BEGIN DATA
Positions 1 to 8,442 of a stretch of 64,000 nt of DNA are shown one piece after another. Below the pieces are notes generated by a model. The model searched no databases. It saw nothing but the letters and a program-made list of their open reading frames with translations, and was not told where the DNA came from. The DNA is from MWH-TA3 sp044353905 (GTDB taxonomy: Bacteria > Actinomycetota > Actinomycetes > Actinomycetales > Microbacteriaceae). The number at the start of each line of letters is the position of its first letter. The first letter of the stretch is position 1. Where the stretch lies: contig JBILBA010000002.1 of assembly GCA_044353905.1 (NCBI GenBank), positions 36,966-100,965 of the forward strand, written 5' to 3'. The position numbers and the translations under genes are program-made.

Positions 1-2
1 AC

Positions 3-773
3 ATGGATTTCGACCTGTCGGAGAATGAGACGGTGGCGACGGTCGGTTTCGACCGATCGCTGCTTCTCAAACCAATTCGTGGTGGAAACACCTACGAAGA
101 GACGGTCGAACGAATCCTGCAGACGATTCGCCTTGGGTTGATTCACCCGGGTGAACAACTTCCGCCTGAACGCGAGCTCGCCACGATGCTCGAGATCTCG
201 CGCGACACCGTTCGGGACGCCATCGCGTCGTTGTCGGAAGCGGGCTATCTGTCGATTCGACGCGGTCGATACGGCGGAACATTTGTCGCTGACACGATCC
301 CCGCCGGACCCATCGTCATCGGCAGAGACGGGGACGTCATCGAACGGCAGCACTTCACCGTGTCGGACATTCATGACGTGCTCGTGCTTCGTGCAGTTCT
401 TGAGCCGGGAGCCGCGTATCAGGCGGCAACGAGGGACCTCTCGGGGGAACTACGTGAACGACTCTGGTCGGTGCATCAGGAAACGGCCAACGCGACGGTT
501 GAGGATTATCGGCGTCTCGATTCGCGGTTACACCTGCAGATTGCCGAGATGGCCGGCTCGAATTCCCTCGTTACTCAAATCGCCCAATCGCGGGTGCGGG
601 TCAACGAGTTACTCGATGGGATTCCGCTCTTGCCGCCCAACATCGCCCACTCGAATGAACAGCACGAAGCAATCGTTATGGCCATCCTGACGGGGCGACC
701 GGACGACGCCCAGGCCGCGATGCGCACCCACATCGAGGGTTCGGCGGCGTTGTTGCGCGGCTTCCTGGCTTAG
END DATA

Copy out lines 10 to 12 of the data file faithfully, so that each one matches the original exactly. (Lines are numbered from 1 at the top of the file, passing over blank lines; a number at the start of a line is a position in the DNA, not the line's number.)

501 GAGGATTATCGGCGTCTCGATTCGCGGTTACACCTGCAGATTGCCGAGATGGCCGGCTCGAATTCCCTCGTTACTCAAATCGCCCAATCGCGGGTGCGGG
601 TCAACGAGTTACTCGATGGGATTCCGCTCTTGCCGCCCAACATCGCCCACTCGAATGAACAGCACGAAGCAATCGTTATGGCCATCCTGACGGGGCGACC
701 GGACGACGCCCAGGCCGCGATGCGCACCCACATCGAGGGTTCGGCGGCGTTGTTGCGCGGCTTCCTGGCTTAG